On the same bus route, 300 E, I always come across a couple of speech and hearing impaired people, who travel to Shivajinagar from their school in Dodda Banaswadi. These people might come across to a person as different from the rest, because they can’t hear or speak. One would imagine how they manage to travel around the city without communication, because not everyone knows sign language.  Yet they seem to be the most “chilled-out” bunch in the bus. They would walk right in, get a seat, and get on with moving their hands to talk to their friends. When the conductor comes, they incompletely say where they want to go,

“Shiva…” (Shivajinagar).

Like in the movie, Barfi, how Ranbir Kapoor says his name – “Baffi”.

It is a treat to watch them communicate with each other. There was one occasion where two men were sitting opposite of me and talking in sign language. I tried my best not to stare and seem rude, but I could not help but watch! What I could decipher from the hearts shapes, clapping and quiet laughter, that one young man was teasing the other about someone he liked. The other tried his best to defend himself but the redness on his face gave him away. I noticed that their hand signals were complicated, and it would be really hard for the person to understand what he really meant. Then I figured that not only their actions, but their facial expression which are vivid enough to send across an accurate message! When their eyebrows were fully raised, eyes wide open , with a huge smile across, it would mean he was happy. A scrunched nose and a little scratching of hair would show a confused face. I could not help but Imagine these two men on the stage, with their faces painted white, miming in the most beautiful way!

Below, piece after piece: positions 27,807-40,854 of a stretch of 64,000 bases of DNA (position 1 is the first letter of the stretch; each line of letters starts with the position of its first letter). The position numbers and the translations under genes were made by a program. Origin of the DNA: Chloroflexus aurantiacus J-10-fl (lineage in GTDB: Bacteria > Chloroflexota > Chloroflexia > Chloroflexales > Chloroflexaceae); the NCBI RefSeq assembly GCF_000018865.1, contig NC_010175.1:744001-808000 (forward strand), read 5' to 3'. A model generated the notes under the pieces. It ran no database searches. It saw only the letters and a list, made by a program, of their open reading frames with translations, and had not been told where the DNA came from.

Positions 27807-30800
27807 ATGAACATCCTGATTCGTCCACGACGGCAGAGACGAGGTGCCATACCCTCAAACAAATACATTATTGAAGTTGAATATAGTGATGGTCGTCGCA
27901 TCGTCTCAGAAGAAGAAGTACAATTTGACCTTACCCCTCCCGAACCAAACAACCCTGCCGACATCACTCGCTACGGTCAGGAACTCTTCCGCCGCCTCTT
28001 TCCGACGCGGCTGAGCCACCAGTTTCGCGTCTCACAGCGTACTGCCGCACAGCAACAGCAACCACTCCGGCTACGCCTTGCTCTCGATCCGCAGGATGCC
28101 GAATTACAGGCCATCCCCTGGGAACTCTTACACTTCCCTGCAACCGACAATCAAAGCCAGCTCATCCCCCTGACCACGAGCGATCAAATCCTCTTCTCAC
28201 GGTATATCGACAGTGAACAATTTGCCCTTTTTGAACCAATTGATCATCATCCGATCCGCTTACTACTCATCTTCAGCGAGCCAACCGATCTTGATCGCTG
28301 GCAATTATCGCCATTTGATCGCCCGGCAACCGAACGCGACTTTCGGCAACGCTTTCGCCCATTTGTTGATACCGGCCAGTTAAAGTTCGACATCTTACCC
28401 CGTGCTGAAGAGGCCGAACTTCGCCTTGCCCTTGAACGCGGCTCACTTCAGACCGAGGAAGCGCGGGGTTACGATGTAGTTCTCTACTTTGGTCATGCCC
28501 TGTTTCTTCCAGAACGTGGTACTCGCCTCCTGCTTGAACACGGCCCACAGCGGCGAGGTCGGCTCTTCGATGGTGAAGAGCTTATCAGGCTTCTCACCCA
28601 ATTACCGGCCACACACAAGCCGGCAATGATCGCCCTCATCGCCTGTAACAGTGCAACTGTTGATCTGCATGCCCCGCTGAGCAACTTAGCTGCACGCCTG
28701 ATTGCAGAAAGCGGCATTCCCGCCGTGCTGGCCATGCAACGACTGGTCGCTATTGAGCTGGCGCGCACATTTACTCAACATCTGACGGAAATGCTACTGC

There are separate seats allocated for Ladies, Senior and handicapped citizens. When a senior citizen or a lady is standing, and you are occupying their seat, a complaint can be filed against you if you don’t stand up and give up the seat to them.

Mostly, no one cares, not even the conductor. However when there are random checks done by the police, then the men who sit in the ladies sit get fined 300 rupees.

There was this one time when I got fined for sitting in the ladies half of the bus. My mother, my friend, and me were traveling back from school after a summer class. We took a bus from Hebbal, and these buses usually are empty in the afternoon. So, I thought I would sit with my friend in the ladies seats until she got off, then go back. We were very busy talking about our future travel plans, and when she got off, I was still deep in thought about whether Munnar or Kodaikanal was a better hill station, unaware of the fact that there were two girls standing. Just then, two cops got on the bus. Noticing them, I calmly took out the ticket from my pocket, just when I heard,

“LS fine haakbidi…” – “fine him for Ladies Seat”.

When it hit me, I sprang up, only to be pushed back down by the cop. I regretted my ignorance, and it did hurt me when he said,

“Despite being educated you do all this nonsense”.

I tried negotiating with him, but there were too many people giving me stares. How I wished I could explain to every woman on that bus that It was sheer ignorance and nothing else. When I looked for my mother, I found her laughing at me from outside of the bus. I had no option but to pay him the money.